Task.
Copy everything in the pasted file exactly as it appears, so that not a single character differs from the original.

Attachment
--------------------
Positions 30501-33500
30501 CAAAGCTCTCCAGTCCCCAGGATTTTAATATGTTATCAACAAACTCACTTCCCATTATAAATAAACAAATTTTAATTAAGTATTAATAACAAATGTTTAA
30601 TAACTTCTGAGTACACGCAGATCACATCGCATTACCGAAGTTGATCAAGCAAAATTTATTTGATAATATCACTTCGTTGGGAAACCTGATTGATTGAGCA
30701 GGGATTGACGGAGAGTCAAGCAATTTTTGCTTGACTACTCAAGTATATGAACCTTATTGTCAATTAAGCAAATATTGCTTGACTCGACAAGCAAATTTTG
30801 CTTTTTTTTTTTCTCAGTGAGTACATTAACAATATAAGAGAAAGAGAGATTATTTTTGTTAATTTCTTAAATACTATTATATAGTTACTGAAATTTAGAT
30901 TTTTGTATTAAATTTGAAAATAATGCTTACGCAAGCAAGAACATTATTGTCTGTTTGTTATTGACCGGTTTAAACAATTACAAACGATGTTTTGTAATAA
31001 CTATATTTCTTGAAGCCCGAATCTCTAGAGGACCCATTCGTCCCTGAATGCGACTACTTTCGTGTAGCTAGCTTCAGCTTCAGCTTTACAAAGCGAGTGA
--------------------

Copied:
Positions 30501-33500
30501 CAAAGCTCTCCAGTCCCCAGGATTTTAATATGTTATCAACAAACTCACTTCCCATTATAAATAAACAAATTTTAATTAAGTATTAATAACAAATGTTTAA
30601 TAACTTCTGAGTACACGCAGATCACATCGCATTACCGAAGTTGATCAAGCAAAATTTATTTGATAATATCACTTCGTTGGGAAACCTGATTGATTGAGCA
30701 GGGATTGACGGAGAGTCAAGCAATTTTTGCTTGACTACTCAAGTATATGAACCTTATTGTCAATTAAGCAAATATTGCTTGACTCGACAAGCAAATTTTG
30801 CTTTTTTTTTTTCTCAGTGAGTACATTAACAATATAAGAGAAAGAGAGATTATTTTTGTTAATTTCTTAAATACTATTATATAGTTACTGAAATTTAGAT
30901 TTTTGTATTAAATTTGAAAATAATGCTTACGCAAGCAAGAACATTATTGTCTGTTTGTTATTGACCGGTTTAAACAATTACAAACGATGTTTTGTAATAA
31001 CTATATTTCTTGAAGCCCGAATCTCTAGAGGACCCATTCGTCCCTGAATGCGACTACTTTCGTGTAGCTAGCTTCAGCTTCAGCTTTACAAAGCGAGTGA